Then something happened which completely altered his state of mind. The creature, which was still steaming and shaking itself on the back and had obviously not seen him, opened its mouth and began to make noises. This in itself was not remarkable; but a lifetime of linguistic study assured Ransom almost at once that these were articulate noises. The creature was talking.

The play between the two is almost a dance, with each initiating a bit, observing, responding in kind. It is quite successful in the end and a delight to read.

Additionally Ransom interacted to some degree with the giraffe-like creatures who aren’t yet named: “enormous pale furry creatures… [that] were slenderer, and very much higher, than giraffes.” Its interesting how Lewis “fills” the world of Malacandra. I would consider Tolkien and expert in this area, going so far as to discuss the varieties of hobbit pipe-weed. My general feeling is that Lewis does not quite measure up in the Silent Planet, but does better in Perelandra. But I enjoy his creatures none-the-less. A previous chapter had a mention of a small red creature of some sort.

Then there is further mention of the sorns (note: we have at this point only the assumption that these creatures are indeed the sorns, but I’ll call them that for now. I really can’t remember if that is accurate or not). I discussed there description in the Summary above. Ransom naturally assumes from the conversation he overhead that the sorns are evil, or at least amoral and bloodthirsty. But he really has no information at this point to support that claim. We, the readers, have little reason to think otherwise. Except that the true bad guys in the story are probably the mad scientist and his henchman (Weston and Devine). Has Weston ever read fairy tale? This can’t end well for Weston, but I digress…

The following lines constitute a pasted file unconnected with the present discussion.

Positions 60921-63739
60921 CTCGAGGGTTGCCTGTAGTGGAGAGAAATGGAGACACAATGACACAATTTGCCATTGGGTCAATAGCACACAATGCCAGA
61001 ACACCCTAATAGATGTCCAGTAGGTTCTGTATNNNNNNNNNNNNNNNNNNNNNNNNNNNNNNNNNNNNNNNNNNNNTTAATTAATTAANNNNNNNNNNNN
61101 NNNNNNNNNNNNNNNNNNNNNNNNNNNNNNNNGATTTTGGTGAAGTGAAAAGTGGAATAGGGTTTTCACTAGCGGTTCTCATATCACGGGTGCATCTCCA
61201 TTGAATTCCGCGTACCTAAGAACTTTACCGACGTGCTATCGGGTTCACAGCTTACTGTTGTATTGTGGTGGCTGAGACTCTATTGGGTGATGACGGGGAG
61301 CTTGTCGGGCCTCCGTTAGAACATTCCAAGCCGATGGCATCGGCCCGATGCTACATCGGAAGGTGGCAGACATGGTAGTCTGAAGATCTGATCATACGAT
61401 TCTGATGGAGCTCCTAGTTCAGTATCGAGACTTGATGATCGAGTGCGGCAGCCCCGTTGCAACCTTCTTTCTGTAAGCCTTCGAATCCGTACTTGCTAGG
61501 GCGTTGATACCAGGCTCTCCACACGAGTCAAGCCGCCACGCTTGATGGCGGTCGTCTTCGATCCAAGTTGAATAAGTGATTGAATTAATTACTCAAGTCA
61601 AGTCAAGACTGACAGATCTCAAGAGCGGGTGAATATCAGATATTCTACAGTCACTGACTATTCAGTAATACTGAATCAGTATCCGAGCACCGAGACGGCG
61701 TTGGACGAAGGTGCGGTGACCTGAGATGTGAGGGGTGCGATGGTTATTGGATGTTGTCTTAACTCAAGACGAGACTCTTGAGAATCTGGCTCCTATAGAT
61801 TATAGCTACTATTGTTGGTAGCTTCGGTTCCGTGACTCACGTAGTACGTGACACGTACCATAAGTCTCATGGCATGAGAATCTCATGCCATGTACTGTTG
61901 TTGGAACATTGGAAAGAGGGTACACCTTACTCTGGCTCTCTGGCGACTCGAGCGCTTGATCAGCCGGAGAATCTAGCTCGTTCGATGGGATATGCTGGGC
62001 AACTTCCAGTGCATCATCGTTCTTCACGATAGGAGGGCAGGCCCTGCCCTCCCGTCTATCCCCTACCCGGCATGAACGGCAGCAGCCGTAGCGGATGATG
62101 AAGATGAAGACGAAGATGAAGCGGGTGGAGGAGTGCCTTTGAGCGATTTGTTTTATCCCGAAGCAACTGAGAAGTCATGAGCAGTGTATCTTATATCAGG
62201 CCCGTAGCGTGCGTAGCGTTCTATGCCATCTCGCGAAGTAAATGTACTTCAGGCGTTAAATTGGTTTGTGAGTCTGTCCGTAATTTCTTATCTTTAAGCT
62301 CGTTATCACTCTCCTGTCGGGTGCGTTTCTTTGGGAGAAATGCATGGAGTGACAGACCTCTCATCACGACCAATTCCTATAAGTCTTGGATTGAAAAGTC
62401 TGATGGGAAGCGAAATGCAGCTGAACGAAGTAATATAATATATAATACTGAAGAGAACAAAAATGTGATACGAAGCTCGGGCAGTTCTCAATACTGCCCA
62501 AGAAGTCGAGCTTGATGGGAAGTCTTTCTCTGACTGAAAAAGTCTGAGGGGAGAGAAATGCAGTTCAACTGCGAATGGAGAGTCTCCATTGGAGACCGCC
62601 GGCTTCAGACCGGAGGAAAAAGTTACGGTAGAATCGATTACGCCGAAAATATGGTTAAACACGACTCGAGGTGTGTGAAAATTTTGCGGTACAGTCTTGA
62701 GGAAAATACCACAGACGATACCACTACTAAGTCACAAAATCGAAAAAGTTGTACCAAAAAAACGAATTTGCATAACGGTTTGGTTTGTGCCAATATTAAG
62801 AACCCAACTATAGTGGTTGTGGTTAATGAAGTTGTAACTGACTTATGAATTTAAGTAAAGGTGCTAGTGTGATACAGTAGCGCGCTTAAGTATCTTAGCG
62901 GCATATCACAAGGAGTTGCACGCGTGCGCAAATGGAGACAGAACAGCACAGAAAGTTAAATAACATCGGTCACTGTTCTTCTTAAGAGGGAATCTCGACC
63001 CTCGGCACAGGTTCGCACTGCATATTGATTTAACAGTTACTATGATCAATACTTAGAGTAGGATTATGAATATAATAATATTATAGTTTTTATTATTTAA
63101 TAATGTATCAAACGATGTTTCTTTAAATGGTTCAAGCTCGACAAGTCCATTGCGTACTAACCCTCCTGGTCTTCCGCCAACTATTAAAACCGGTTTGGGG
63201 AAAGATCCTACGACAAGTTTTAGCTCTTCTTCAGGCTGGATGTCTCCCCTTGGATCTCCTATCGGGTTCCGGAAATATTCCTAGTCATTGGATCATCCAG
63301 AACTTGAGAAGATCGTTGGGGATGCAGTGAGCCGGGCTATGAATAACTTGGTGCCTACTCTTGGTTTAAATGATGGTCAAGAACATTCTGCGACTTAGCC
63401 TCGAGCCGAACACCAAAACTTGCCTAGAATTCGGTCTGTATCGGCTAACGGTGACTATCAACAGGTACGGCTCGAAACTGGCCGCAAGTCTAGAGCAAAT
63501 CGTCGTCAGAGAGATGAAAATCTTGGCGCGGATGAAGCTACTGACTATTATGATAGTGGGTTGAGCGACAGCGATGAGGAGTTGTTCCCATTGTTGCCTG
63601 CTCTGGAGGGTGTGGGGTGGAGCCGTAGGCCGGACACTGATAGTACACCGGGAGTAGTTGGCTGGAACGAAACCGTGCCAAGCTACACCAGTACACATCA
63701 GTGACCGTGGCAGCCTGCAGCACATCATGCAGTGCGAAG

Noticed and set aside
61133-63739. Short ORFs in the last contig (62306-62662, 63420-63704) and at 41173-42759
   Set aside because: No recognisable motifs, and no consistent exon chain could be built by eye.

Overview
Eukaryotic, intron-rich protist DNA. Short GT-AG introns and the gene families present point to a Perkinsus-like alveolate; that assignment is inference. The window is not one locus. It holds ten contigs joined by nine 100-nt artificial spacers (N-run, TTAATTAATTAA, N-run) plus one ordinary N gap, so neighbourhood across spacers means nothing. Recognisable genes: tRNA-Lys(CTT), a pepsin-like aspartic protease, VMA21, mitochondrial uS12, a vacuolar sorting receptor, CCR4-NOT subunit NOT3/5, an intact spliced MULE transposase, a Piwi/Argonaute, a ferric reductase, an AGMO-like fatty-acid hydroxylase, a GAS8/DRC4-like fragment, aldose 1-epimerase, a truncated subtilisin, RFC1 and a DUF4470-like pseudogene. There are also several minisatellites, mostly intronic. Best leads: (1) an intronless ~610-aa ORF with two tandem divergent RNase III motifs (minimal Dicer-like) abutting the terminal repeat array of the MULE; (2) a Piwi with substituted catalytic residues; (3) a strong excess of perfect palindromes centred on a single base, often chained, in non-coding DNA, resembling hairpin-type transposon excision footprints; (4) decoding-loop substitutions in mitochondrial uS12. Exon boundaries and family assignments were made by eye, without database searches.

The idea of intelligent life elsewhere opens up all kinds of thought regarding religion, philosophy, the nature of man, the meaning of life. This first contact between Ransom and the hross is metaphorically dipping your toe into an ocean of ideas. I’m not going to explore a lot of those ideas at this point, but I’ll just make a comment and ask some questions.

First, Lewis is Western and Christian, like me. And his writings express this, even (and I would go so far as to say especially) his science fiction. Now he is British and not American. There are differences. But lets get into Lewis’ mind and start considering things.

So there’s other intelligent life out there… Has God revealed himself to them? Do they sin? Is there redemption, or gospel, available to them? If they haven’t ever sinned, do they even need it? How does our contact with them then affect them? How does our contact affect us? These may be merely hypothetical questions, as there’s probably no more intelligent life out there, at least not that we will ever meet. But they certainly are interesting questions to an inquisitive mind like mine.

Consider the Chronicles of Narnia, a much more well known and more widely understood mythology by Lewis. What would Jesus look like in Narnia? What would the gospel look like? We have Aslan and his substitutional atoning death in The Lion, the Witch and the Wardrobe. Will there be something similar in this other world of Malacandria? We must wait and see.


Of Hross and Men.